Reality and budget 2021-22

Publish: 8:40 PM, June 5, 2021 | Update: 8:40:PM, June 5, 2021

The national budget for fiscal year 2021-22 has been introduced in the floor of the parliament. It will be examined, discussed, criticized and additions and alterations in it would be sought. In other words, this is not a document set in stone poised for superimposing on people and institutions.
Even well before the presentation of the budget, different stakeholders were invited by the budget makers to get their opinion with the aim of incorporating as much of their suggestions as possible in the budget document. Even now, nearly a month is available for MPs to recommend various suggestions and recommendations on behalf of the stakeholders and their own. In the end many of these will be accepted and finally approved when the budget will be officially endorsed in July.

Thus, it is only appropriate that different think tanks, individuals, media people, etc. should observe restraint while making sweeping observations on the next fiscal year’s budget as if this is already a done thing when it is not. Already, the usual banter has started that this budget has nothing for common people, poor people in particular. Charges have been levelled that it is a budget to further pamper the rich and resourceful whereas the pandemic hit middle and lower classes will be only worse off from it . There is a chorus already that the poverty situation will only deepen from adoption of this budget.

So, what the government should have done ? Let us not forget that budget making in a very highly populated country like Bangladesh is an extremely difficult exercise. There are so many priorities fighting for attention with hardly matching resources to respond adequately to all of them or most of them. Bangladesh is not a developed and rich country that can afford to repeatedly extend large scale assistance to the teeming number of the poor or distressed ones in the population, say, from the pandemic.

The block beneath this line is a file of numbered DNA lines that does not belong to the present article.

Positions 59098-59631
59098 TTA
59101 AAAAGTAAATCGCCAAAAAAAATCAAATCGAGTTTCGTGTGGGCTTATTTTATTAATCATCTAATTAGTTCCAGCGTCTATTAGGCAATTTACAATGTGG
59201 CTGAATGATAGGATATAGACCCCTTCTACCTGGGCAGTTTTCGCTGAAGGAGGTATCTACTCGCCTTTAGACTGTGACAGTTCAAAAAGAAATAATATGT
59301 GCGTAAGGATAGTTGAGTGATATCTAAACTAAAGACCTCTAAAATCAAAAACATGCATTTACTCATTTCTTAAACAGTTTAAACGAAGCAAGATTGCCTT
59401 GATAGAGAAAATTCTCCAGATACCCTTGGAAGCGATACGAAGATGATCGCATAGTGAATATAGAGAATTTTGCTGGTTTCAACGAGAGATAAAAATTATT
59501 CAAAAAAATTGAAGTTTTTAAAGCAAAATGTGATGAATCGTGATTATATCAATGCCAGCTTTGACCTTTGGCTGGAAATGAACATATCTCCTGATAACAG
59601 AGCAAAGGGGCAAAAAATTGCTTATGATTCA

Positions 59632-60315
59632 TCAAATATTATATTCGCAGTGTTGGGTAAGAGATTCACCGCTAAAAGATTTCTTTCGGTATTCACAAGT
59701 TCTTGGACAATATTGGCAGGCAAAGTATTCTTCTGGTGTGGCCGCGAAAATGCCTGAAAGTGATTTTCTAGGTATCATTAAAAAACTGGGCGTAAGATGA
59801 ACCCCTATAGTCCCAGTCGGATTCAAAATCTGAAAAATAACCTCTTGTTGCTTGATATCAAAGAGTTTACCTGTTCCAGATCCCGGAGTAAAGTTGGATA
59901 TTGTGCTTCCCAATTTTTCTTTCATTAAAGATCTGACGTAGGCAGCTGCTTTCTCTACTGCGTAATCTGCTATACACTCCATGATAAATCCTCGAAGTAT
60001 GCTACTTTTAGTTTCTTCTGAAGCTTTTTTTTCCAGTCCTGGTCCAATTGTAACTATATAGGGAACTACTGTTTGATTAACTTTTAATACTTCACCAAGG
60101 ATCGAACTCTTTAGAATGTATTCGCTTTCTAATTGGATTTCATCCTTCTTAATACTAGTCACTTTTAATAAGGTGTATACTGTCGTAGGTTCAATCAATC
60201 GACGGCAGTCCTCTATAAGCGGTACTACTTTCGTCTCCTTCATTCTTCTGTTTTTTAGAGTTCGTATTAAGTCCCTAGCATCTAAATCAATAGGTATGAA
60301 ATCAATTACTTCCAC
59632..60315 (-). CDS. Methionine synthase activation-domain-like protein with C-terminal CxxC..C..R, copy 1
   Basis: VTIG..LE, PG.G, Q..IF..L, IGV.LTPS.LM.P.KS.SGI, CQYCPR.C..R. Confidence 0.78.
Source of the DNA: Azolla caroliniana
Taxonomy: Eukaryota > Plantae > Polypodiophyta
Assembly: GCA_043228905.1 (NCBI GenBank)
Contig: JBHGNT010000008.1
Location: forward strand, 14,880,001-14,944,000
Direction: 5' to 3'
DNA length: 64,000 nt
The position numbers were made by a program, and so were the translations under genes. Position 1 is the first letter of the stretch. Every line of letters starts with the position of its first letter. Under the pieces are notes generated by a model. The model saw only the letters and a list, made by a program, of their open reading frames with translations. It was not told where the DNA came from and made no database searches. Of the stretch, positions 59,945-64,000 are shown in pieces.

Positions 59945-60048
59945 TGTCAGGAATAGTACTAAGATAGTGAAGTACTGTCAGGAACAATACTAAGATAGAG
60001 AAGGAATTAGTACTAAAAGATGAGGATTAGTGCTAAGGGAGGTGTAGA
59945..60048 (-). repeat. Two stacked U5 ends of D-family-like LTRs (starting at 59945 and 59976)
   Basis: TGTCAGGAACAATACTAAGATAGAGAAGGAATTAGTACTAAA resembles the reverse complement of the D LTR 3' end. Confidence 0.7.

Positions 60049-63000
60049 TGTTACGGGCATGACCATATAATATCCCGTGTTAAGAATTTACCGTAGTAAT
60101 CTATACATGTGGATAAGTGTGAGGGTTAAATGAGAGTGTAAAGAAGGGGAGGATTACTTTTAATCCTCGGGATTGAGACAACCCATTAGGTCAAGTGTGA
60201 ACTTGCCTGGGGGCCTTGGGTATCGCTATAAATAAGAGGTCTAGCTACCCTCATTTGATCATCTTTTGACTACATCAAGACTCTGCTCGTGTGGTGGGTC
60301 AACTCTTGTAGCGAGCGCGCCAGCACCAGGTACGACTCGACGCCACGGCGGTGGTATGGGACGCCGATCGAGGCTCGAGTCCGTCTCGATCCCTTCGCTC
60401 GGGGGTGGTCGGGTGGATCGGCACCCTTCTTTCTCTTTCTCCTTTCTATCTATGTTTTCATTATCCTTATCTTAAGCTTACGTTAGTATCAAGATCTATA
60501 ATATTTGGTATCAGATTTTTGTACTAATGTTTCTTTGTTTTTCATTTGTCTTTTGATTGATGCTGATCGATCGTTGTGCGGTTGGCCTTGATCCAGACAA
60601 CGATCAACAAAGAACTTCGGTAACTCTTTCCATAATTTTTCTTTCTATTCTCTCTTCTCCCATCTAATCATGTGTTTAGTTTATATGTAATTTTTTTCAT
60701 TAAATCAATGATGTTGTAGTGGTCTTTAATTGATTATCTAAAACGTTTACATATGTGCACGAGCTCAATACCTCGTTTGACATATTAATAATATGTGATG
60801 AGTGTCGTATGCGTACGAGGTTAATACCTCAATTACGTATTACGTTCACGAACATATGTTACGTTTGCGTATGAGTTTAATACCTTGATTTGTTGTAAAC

Bangladesh has just emerged from the status of a Least Developed Country (LDC) last year to a more honorable and justified level of a middle income country when the pandemic arrived in 2020. But the very notable thing about the present government or economic managers of the Bangladesh economy was that they were hardly humbled or overwhelmed by the pandemic. It goes to the great credit of the incumbent government of Bangladesh that they could steer Bangladesh so well economically that it could rise to join the ranks of the middle income and developing countries even in this pandemic hit time. Bangladesh’s handling of its economy in the pandemic period earned widespread appreciation without exception in the international community specially among international financial institutions.

The uninterrupted economic growth and poverty reduction activities met setbacks nearly everywhere in the world due to Corona virus. There is hardly any country which did not experience reverses in these areas. Bangladesh could not be so unique to completely remain unaffected by the pandemic. But it has its real positive achievements in coping with the pandemic and keeping its economy more than afloat in this very difficult time. Its macro economy amazingly has been robust in the corona afflicted period while Bangladesh has done much better than most countries in keeping its micro economic conditions also reasonably stable under the pandemic conditions.